Despite auto turmoil, Glenwood’s Berthod appears to be fine
Glenwood Springs correspondent
Aspen, CO Colorado
GLENWOOD SPRINGS ” It’ll be business as usual at one local auto dealership that sells vehicles made by Chrysler and General Motors, according to the owner of Berthod Motors.
Both automakers announced last week that they would be making dealer cuts nationwide in their efforts to reorganize and stay in business amid a severe recession that has hit auto sales hard.
But sales in Glenwood Springs are actually picking up, said Fred Gerbaz, president of Berthod Motors on South Grand Avenue.
“I don’t think anybody here in town got a letter from either GM or Chrysler,” Gerbaz said. “In fact, we have been told by Chrysler that we would be their local dealer ongoing.”
In addition to being the authorized Jeep dealership locally, Berthod is also licensed to sell GM, Chrysler, Buick and Pontiac products. One other local dealership, Vista Auto Group, sells Chevrolet vehicles. Chevy is a division of GM.
“I was a little nervous, but we’ve been pretty much selling what they have expected us to sell,” Gerbaz said. “So, it looks good for Glenwood.”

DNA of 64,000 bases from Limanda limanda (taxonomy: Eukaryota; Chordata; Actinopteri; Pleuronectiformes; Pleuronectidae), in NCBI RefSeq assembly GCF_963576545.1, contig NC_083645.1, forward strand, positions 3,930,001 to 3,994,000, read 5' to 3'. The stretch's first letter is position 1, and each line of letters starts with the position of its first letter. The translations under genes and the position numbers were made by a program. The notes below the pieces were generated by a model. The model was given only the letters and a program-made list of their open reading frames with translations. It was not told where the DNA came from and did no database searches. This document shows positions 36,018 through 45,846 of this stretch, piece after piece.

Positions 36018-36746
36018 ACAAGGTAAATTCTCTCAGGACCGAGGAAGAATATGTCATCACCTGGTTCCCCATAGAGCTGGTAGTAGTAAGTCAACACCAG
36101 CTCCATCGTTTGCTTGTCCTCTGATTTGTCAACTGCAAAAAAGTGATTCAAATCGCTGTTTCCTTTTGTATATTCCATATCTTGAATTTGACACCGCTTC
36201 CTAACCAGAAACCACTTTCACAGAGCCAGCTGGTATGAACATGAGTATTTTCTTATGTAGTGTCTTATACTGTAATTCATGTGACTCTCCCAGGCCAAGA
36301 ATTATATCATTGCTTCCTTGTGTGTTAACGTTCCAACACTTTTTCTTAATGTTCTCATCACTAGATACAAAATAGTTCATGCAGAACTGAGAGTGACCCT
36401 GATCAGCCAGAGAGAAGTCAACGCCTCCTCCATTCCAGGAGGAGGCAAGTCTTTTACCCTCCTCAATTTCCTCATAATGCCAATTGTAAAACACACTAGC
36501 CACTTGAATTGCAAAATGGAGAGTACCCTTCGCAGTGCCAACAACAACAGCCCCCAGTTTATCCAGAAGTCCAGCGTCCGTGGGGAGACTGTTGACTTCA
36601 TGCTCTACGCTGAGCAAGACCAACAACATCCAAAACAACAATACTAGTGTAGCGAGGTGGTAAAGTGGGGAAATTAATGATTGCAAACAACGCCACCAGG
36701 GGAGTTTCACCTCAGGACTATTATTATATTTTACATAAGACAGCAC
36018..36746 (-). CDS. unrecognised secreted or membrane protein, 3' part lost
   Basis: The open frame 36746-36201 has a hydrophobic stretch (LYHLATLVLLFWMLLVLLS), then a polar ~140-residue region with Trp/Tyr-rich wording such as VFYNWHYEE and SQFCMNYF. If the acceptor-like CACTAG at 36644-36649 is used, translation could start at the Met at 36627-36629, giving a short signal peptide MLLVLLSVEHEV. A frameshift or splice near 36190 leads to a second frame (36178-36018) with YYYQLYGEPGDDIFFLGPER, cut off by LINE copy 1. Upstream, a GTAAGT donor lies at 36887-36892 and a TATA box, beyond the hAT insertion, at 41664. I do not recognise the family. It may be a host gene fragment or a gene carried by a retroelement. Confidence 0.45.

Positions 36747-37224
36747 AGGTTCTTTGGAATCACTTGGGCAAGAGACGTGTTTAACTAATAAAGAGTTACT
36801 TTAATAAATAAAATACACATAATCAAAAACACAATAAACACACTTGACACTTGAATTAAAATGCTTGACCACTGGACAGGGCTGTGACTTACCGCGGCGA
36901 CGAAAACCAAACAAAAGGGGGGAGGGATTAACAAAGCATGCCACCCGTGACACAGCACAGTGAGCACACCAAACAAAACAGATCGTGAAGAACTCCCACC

In fact, sales are “looking better every day.
“It is gradually getting better,” he said. “Sales tend to pick up in the spring, but I think it also has a lot to do with the economy appearing to look better.”
General Motors Corp. on Friday told about 1,100 dealers, or nearly 20 percent of its U.S. network, that they will be fired by the automaker late next year because their sales are weak. Chrysler announced similar cuts a day earlier.
GM said it expects to lose more dealers through attrition. About 90 percent of the remaining dealerships will stay with GM, the company said.
Both Chrysler and GM say they are cutting the number of dealers because they have too many outlets that are too close to each other, and the competition drives down prices. But as the ranks of dealers thin and competition decreases, that likely will mean higher prices for car and truck buyers.
With many lingering questions still surrounding the fate of Aspen’s historic Old Powerhouse, City Council decided during Monday’s work session to hold off on providing staff direction on moving the preservation project forward until more information can be presented.